He passed away from natural causes at Schiphol Airport in the Netherlands, immediately after his flight from Los Angeles to Amsterdam, where he had been due to perform to sold out show at Paradiso with Dutch band, De Dijk and spread his message of love. He has left behind a loving family including 14 daughters and 7 sons; 90 grandchildren and 19 great-grandchildren.
Solomon Burke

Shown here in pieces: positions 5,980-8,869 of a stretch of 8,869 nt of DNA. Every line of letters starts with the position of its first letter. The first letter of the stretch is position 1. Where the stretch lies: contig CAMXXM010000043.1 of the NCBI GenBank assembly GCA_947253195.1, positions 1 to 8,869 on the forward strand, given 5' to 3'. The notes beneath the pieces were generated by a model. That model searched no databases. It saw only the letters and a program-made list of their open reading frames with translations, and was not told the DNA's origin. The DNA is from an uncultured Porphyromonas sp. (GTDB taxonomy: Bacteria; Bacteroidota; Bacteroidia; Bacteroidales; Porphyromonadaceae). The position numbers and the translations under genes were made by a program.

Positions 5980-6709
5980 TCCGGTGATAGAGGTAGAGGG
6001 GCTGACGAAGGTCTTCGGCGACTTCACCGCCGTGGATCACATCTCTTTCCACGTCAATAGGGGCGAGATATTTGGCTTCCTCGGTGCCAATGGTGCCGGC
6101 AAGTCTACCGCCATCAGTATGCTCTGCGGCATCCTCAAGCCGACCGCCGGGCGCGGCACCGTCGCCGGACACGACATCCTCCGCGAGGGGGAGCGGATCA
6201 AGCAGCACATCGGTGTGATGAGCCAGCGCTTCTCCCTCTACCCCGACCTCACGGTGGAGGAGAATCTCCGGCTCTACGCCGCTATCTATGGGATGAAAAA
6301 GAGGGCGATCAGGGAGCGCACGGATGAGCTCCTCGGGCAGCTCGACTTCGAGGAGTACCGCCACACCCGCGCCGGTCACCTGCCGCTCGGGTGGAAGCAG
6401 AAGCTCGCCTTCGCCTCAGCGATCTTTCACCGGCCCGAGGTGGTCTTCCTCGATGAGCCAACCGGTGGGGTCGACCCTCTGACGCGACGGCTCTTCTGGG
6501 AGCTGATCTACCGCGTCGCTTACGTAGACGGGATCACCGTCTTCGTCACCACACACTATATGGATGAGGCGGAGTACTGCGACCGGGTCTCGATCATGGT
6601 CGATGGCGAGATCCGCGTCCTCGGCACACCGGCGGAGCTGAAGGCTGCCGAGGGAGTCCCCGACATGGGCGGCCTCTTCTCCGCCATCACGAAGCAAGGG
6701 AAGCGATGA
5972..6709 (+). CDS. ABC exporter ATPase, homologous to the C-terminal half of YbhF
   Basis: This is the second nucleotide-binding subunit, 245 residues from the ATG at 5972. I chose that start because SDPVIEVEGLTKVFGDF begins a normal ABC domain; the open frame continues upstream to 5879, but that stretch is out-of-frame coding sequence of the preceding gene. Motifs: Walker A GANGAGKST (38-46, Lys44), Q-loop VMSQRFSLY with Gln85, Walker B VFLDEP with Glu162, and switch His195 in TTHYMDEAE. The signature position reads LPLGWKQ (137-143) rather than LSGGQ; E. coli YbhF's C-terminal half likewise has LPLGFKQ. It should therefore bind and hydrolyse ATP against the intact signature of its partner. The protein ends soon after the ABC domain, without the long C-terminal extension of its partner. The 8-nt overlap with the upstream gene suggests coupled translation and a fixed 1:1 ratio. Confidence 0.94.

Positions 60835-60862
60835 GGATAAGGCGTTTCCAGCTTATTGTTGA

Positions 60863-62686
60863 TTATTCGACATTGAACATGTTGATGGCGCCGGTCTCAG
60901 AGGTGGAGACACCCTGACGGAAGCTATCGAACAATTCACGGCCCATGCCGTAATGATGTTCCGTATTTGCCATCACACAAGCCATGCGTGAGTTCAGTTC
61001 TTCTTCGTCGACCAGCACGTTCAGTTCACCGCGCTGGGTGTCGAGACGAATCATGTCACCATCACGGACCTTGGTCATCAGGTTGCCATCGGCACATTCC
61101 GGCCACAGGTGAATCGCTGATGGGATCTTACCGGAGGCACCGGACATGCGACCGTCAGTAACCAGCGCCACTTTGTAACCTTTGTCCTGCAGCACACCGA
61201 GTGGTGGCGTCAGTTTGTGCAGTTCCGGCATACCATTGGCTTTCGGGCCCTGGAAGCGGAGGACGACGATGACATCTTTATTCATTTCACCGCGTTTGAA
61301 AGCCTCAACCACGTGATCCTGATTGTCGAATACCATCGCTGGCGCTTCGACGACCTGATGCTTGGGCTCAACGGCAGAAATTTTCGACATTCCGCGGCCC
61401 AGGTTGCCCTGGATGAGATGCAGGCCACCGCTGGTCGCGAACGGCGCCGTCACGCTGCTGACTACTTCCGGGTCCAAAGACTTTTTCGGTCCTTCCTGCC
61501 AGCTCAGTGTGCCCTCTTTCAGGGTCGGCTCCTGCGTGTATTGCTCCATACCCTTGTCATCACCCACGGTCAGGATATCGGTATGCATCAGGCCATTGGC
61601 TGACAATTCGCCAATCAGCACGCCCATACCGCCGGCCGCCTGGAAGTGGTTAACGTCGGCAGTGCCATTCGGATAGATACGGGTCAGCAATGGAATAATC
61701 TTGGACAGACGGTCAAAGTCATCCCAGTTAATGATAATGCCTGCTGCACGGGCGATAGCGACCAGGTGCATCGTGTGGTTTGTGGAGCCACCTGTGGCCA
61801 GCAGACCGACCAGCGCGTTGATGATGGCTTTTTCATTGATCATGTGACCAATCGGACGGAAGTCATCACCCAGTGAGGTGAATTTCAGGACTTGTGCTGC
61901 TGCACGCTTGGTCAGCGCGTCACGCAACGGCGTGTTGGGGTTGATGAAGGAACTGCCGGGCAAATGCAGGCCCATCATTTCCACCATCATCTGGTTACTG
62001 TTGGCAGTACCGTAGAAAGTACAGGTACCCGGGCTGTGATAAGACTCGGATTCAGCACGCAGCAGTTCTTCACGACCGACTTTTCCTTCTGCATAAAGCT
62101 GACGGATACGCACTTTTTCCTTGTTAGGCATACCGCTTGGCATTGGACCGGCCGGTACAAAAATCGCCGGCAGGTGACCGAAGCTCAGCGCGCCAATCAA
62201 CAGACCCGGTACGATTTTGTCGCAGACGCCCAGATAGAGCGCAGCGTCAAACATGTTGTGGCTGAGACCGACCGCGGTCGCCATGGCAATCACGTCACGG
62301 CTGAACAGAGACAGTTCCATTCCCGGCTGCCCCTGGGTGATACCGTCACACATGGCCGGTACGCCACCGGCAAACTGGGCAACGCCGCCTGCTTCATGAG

American Grammy Award winning singer-songwriter, Solomon Burke was born in Philadelphia; he began his adult life as a preacher in his home town, soon moving on to host a gospel radio show, meeting fellow preacher Martin Luther King, Jr. several times. Influenced and interested in all the exciting music changes of the era he drew from his roots of gospel, soul, and blues, developing his own style in a time when R&B, and rock were still in their infancy, and signing with Atlantic Records he had his first hit "Just Out Of Reach (Of My Two Open Arms)" in 1961. Solomon's best known song is "Cry to Me", was a hit twice: first in the 60's, and again in the 1980s when it was used in the film and appeared on the soundtrack for Dirty Dancing. He released his debut album ''Solomon Burke'' in 1962, this was followed by a further 35 albums, his last "Hold on Tight" released this month, which contains 13 songs written by Dutch rock band De Dijk translated into English for performance by solomon. In 1964 he wrote and recorded the now soul standard "Everybody Needs Somebody to Love"; The Rolling Stones covered it in 1965, also Wilson Pickett covered it in 1967, and a decade and a half later, it was covered by Dan Aykroyd and John Belushi in the 1980 film The Blues Brothers. In 1987, Solomon appeared in the movie ''The Big Easy'' as Daddy Mention and he is also featured in the 2004 movie ''Lightning in a Bottle'', singing "Turn on Your Love Light" and "Down in the Valley". In 2000, Solomon was honored when he and his family were invited to perform at the Jubilee of the Family at the Vatican. He was invited back to the Vatican by both Pope John Paul II and Pope Benedict XVI for the Christmas celebration. Another honor was to follow when he was inducted into the Rock and Roll Hall of Fame in 2001. In September 2006, he returned to his country roots with the release of a 14-track country album ''Nashville'', it included guest vocals from Emmylou Harris, Dolly Parton, Patty Griffin, Gillian Welch and Patty Loveless. In January 2008, Solomon went to the recording studio to record with the producer, drummer Steve Jordan. The album titled ''Like a Fire'' has songs written specifically for him by Ben Harper, Jesse Harris, Eric Clapton, Keb' Mo', Meegan Voss and Steve Jordan and was released on June 10, 2008. This album was nominated for a Grammy for Best Contemporary Blues Album of 2008. The same year Solomon performed at Orpheum Theatre-Los Angeles, the Bonnaroo Music Festiva, Telluride Bluegrass Festival, Glastonbury Festival, and toured Portugal, England, Denmark, Germany, Belgium, Austria, France, Switzerland, Norway, Slovakia and Sweden. The King of Rock 'N' Soul celebrated his 70th birthday in March 2010 and toured Japan for the first time in May 2010, before his "Year of the Dream Love Tour" across Europe in July and August 2010, including dates in Spain, Italy, England, Germany, Norway, Belgium, Serbia, Bulgaria and Switzerland.